Want to get a view of Paris from on high? Do so from the steps of the Sacre Coeur at the top of Montmartre—it's free. If you still want to say you climbed the Eiffel Tower, get a ticket for the second-floor observation deck. While a trip to the top will cost an adult $20 (EUR15), second-floor access is just $12 (EUR9) for adults and $10 (EUR7.50) for youths. If you're okay with a little exercise, take the stairs instead of the elevator and the ticket price drops to $7 (EUR5) for an adult and $5.50 (EUR4) for a youth.

The Sacre Coeur
Perched at the top of Montmarte, the Sacre Coeur's views of the cityscape rival even those of the Eiffel Tower. (©anshar/Shutterstock)

Don't Ignore "Fast" Food

No, I don't mean McDonald's. Paris has plenty of cheap, quick meal options that blow Mickey D's out of the water. For two or three euros, you can enjoy a crepe cooked street-side with fillings such as jam, sugar or Nutella. A couple of extra euros turns it into a hefty meal, stuffed with ham and cheese, tuna, or other savories. Au P'tit Grec on the Rue Mouffetard is a personal favorite. For about five euros, you can tuck into a heaping falafel from L'As du Fallafel, regarded as one of the city's best. Or get a baguette sandwich from any of the countless boulangeries across the city. There's a flavor to please every palate (even vegetarians), though ham and butter (jambon-beurre) and ham and cheese (jambon-fromage) are the classics.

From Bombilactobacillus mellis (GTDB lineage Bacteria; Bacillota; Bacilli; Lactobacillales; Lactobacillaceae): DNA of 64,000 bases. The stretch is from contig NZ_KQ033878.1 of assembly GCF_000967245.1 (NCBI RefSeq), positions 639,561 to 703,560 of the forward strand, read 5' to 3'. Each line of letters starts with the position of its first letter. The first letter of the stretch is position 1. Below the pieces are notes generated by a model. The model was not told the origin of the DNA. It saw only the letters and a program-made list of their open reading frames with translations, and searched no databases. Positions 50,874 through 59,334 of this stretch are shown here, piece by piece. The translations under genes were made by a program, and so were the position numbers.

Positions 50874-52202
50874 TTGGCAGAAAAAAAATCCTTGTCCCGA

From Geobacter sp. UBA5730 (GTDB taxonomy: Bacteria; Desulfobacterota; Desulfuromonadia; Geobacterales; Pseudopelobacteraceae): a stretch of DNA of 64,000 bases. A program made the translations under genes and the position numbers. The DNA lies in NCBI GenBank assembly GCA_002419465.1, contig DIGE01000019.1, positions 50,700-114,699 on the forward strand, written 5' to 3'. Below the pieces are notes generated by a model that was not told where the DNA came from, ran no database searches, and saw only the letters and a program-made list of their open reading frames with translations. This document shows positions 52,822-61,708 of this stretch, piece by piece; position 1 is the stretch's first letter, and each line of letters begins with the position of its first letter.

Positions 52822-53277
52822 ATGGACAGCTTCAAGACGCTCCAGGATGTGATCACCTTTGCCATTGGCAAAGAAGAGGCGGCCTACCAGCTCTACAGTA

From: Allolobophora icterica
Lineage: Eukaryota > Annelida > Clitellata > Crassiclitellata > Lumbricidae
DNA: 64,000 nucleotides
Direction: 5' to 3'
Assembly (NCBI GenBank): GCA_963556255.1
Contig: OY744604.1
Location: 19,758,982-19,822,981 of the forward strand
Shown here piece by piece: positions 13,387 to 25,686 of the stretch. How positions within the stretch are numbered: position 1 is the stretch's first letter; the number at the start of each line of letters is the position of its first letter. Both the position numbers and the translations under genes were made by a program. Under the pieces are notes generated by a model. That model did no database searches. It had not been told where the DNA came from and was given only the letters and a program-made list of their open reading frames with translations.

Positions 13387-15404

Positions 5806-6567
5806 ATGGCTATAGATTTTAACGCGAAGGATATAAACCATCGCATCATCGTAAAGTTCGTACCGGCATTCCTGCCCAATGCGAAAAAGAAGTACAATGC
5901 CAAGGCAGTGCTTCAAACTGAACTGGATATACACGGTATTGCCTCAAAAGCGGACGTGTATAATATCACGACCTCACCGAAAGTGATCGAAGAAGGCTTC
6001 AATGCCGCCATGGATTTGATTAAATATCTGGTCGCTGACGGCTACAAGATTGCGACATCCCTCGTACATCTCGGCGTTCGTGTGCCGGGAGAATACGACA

Just want a snack? A baguette will run about one euro, and you can usually get just half (demi-baguette) for 50 cents. Late at night, locals turn to kebabs to soak up the evening's vices. For just another five euros or so, you can chow down on a pita loaded with shaved meat and fries. For a meat-in-a-pouch fix, I recommend a shish taouk from Au Vieux Cedre on Rue Blainville.

The Villa Borghese cafe
Grab quick bites at some of Paris' many quaint corner cafes or boulangeries. (©Tupungato/Shutterstock)

Take Public Transportation to and from the Airport

A cab from Charles de Gaulle will run about $48 (EUR35), and a cab from Orly (which handles very few flights from the U.S.) goes for about $36 (EUR26), according to TaxiFareFinder.com. However, the direct ride from Charles de Gaulle on the RER is only $13 (EUR9.50), and a ride on the Roissybus is $14 (EUR10). To get to Orly you can take the Orlybus for $10 (EUR7.20), or you can take the RER plus the Orlyval shuttle train for $15 (EUR10.90). Check out your Paris airport transportation options.

(©2014 Kiplinger; Distributed by Tribune Content Agency LLC)